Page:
Bismarck (apple)

Bismarck (Malus domestica 'Bismarck') is an apple cultivar. The fruit from the tree is used for cooking due to its sharp flavour and is most commonly pureed when cooking.

Malus domestica 'Bismarck'
Hybrid parentageUnknown
Originaround 1870


There are several different accounts of the origin on this apple cultivar. One theory is that it originated from Bismarck in Tasmania (now Collinsvale), which was a German settlement. Another theory is that it was raised by F. Fricke, a German settler at Carisbrooke, Victoria, Australia. A third is that it originated in Canterbury, New Zealand.[1] The fruit was grown in Victoria and also in England and across Europe until the 1930s.[2]


The tree itself will grow to approximately 25 ft spread and 15 ft in height bearing a large crop of medium size fruit with a green and red skin. The apple is not commonly grown and its distribution is far and few across the globe.[3] The tree and its crop were awarded the RHS First Class Certificate in 1887.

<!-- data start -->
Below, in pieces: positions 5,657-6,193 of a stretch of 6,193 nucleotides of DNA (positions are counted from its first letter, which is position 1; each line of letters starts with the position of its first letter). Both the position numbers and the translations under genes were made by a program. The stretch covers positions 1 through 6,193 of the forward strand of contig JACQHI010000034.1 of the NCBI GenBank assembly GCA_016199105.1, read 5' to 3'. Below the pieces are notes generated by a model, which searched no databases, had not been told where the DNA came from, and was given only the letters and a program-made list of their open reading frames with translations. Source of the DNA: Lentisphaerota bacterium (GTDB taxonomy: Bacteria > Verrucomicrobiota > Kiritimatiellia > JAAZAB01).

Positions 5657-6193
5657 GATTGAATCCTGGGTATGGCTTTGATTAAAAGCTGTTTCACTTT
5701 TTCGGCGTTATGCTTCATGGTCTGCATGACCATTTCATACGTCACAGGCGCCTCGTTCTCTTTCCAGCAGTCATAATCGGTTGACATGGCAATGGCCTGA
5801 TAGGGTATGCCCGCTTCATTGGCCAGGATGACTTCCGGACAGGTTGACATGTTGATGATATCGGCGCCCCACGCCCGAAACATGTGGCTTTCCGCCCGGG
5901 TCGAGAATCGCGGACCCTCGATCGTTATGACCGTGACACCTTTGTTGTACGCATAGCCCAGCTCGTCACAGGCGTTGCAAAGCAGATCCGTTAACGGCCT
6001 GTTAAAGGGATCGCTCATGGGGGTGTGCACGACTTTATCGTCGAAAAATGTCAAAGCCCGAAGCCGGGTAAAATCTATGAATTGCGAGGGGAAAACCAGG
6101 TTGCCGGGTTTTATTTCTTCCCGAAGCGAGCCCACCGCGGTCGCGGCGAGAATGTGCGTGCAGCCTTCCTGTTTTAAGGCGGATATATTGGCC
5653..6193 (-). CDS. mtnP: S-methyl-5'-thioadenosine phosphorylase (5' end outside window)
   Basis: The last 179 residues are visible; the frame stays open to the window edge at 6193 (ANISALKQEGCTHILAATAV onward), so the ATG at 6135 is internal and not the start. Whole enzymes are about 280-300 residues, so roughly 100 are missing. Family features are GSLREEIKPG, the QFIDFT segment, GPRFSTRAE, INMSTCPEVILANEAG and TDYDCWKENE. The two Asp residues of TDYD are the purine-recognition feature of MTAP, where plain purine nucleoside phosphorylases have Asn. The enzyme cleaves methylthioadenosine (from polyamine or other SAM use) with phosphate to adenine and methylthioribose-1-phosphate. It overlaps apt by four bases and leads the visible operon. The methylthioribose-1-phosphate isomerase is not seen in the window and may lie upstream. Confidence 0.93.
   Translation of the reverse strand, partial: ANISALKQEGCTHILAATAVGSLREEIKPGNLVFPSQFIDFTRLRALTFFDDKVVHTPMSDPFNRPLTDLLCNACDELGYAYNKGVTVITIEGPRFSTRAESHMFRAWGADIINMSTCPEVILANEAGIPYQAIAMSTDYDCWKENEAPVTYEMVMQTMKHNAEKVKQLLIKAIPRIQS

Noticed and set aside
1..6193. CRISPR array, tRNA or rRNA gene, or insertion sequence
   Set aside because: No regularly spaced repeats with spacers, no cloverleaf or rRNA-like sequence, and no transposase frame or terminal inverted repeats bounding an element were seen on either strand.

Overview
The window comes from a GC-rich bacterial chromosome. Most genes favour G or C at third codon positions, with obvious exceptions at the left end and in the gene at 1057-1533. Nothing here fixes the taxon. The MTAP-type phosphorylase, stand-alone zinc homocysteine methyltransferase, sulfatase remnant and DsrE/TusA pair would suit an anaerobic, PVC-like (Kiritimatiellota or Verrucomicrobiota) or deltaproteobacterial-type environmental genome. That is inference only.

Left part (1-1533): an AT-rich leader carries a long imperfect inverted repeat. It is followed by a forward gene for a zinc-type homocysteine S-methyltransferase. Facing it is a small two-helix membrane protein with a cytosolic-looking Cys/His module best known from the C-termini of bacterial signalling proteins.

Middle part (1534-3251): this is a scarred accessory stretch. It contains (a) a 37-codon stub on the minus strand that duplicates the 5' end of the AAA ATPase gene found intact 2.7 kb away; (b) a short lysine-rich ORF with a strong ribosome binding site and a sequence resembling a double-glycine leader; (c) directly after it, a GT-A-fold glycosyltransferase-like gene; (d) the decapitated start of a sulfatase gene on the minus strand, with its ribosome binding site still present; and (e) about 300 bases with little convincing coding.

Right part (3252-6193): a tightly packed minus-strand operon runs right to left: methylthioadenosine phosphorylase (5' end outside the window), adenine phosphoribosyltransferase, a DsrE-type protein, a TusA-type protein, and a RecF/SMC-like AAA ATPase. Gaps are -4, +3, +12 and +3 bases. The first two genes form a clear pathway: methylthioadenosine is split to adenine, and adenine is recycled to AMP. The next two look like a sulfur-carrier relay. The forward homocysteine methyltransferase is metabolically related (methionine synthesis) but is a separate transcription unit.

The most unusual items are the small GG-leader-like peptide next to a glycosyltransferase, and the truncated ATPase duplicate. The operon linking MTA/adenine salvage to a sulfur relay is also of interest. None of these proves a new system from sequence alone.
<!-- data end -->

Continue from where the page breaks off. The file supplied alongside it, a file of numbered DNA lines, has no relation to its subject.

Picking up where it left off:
Listed specimens of this tree

Place Country Age Notes
Bank Hall, Lancashire United Kingdom Unknown Situated in the Walled Garden at Bank Hall
Fulham, London United Kingdom Unknown Situated in a Private Garden
Winchester, Hampshire United Kingdom Unknown Situated in a Private Garden


  1. "Bismarck", National Fruit Collection, University of Reading and Brogdale Collections, retrieved 4 November 2015
  2. Keepers Nursery (2011) "Malus domestica Bismarck", "Bismarck - Apple - Fruit Trees". Archived from the original on 2012-04-25. Retrieved 2011-11-05.
  3. Orange Pippin (2011) "Bismarck apple",
  • Beach, S.A.; Booth, N.O.; Taylor, O.M. (1905), "Bismarck", The apples of New York, vol. 2, Albany: J. B. Lyon, pp. 19–20
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